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Sarah Kaminker, "For Arabs Only:  Building Restrictions in East Jerusalem" Journal of Palestine Studies 26:4 (Summer 1997): 5-16


Government planning policy denies Palestinians the right to use their land in East Jerusalem. Thirty-three percent of this land has been expropriated and used for building homes for more than 40,000 Jewish families. Planning schemes confine Palestinians to 10 percent of the land area of East Jerusalem. Draconian bureaucratic measures imposed on "Arabs only" aggressively prevent construction on the remaining Palestinian lands in East Jerusalem. The result: a shortage of 21,000 homes for Arab families. Using Har Homa to provide for the Arab "homeless" could be the only political and moral justification for developing the lonely mountain Jabal Abu Ghunaym.

The city of Jerusalem has been the focus of my professional, political, and personal life for more than thirty years. My relationship with the city has been a good and loving one, interspersed with periods of harsh confrontation and disappointment. But never, until now, have I looked with dread at the future of our mutual involvement. The Government of Israel's decision to build a Jewish neighborhood on Jabal Abu Ghunaym, to be renamed Har Homa, may signal a rift too wide to repair.


Jabal Abu Ghunaym is a lonely, barren, and stony mountain, with a surprising line of trees running from the adjoining valleys to the crest, something like the blades on a dinosaur's back. It lies within the municipal boundaries that mark the southwest extremity of Jerusalem. For kilometers to the east, west, and south of the mountain—within the boundaries of Jerusalem as they were extended in 1967—there is only more barren land, occasionally broken by other, smaller lonely mountains. But on the northern side of the mountain there are two Palestinian neighborhoods, Umm Tuba and Sur Bahar, also within the Jerusalem municipal boundaries and "kissing close" to Har Homa. Beyond the open land and outside the municipal borders are two Palestinian towns, Bayt Sahur and Abu-Dis; the Palestinian city of Bethlehem; and the lands of the West Bank village Obadiyya. The nearest Jewish neighborhood on the southern rim of Jerusalem is Gilo, which was built on Palestinian land expropriated in 1970. It is 3 kilometers away from Har Homa.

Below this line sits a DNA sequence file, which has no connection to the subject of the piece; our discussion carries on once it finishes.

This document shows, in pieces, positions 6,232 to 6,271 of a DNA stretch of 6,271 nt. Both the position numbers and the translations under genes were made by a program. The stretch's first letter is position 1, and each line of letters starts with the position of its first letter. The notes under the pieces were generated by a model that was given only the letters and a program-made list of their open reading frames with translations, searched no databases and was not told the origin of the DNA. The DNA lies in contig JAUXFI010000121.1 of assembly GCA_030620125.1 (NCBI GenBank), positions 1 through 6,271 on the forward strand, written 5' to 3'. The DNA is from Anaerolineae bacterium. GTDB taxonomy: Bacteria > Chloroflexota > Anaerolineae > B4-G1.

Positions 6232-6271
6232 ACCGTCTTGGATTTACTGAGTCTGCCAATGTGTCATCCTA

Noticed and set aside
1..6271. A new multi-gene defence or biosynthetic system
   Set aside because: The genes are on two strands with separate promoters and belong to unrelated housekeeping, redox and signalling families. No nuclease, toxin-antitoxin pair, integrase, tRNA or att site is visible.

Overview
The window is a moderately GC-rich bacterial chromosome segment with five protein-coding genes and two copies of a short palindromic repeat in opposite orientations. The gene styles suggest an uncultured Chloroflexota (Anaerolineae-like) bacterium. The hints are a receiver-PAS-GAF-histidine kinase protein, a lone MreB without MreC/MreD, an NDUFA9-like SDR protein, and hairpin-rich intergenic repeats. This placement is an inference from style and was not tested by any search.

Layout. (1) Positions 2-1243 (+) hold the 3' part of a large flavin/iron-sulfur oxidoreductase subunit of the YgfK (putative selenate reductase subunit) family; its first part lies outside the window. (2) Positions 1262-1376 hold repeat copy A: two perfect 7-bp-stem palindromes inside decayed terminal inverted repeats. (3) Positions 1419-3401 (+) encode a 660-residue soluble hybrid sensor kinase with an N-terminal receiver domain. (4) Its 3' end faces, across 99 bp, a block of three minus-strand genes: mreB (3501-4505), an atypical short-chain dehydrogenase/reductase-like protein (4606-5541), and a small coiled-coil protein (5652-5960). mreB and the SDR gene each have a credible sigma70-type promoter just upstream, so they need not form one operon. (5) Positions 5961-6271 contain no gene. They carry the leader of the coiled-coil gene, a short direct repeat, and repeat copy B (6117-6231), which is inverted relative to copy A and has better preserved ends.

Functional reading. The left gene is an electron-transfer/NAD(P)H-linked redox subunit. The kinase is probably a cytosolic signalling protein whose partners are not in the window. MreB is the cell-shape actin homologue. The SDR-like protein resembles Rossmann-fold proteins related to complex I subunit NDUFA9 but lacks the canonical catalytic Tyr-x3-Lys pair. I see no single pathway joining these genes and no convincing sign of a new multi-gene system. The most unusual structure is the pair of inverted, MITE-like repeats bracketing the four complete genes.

I am describing a geographical area in the center of a region that is entirely Palestinian. The region is populated only by Christians and Muslims, who live in the style traditional to Arab towns and villages. When I visit Har Homa, as I often do when leading tours of East Jerusalem, I remember how my son, stationed in an army base on the West Bank in the mid-1970s, responded to the landscape around Janin. "This is an Arab landscape. What am I doing here?"


When I moved to Jerusalem from New York City in 1966, searching for the Heavenly Jerusalem (Yerushalayim shel maalah), I found only a dull small town, where everyone knew what was cooking in everyone else's pot and where the stoplights closed down for the Sabbath. The professors and the government workers in Rehavia barely spoke to the North African immigrants in Katamon. But the city planners were very welcoming. They wanted to know what I thought about plans to swing a road through the park of the Valley of the Cross. They were not happy when I spoke in favor of the road, claiming it is easier to move a tree than to move hundreds of people to work during rush hour. (Subsequently, Jerusalem planners learned this concept, perhaps too well, and have few compunctions today about swinging arterial roads through park land.) The planners showed me the roads in the Jerusalem master plan and how they tied into existing roads in East Jerusalem. The vitality of their hope for reunification of East and West Jerusalem filled me with pleasure.